Cultivating this special plant takes a great deal of knowledge, skill, and care. Once the Agave has matured, the plants piña, or heart is: harvested, roasted, mashed, fermented, distilled, and aged in oak or maple barrels (with the exception of the Blanco and Joven varieties.
The length of the aging period determines the type of tequila produced. There are 5 classifications of tequila:
5. Extra Añejo
Joven is a mix of Blanco and either Reposado or Añejo tequila, giving it a golden color and softening the tequila flavor. Blanco (or silver) is a clear tequila that is not aged at all, but bottled after distillation. Tequila that is aged in wood barrels develops an amber color. Reposado tequilas are aged anywhere from two months to one year. Añejo is aged between one and 3 years; while Extra Añejo is aged for at least three year.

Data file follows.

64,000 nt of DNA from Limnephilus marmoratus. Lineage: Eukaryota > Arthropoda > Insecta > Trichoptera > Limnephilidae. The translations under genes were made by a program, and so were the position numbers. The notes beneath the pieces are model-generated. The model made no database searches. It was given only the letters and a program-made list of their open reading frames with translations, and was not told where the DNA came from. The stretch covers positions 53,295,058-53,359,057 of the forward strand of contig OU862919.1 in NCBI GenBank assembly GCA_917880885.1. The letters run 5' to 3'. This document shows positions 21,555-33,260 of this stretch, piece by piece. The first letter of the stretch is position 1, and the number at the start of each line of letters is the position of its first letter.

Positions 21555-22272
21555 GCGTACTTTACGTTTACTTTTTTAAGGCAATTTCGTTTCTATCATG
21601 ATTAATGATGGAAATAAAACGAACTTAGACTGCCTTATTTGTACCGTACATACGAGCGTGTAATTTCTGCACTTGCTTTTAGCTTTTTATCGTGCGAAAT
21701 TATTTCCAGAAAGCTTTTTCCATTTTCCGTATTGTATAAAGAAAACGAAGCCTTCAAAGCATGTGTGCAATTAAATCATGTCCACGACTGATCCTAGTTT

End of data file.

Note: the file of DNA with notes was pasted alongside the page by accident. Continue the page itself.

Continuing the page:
Tequila is a product with a denomination of origin, meaning the only place in the world this exceptional drink can be crafted is a five state region in central Mexico. However, there are two distinct categories that define the quality of tequila. Some tequilas are made from a mixture of 51% and 49% other sugars, reducing cost – and sacrificing taste. Additives such as oak extracts, glycerin, sucrose, and caramel flavoring are permissible and do not have to be identified on the product labels.
Visit the Tequila Regulatory Council's website to learn more about the origins of tequila and the different classifications.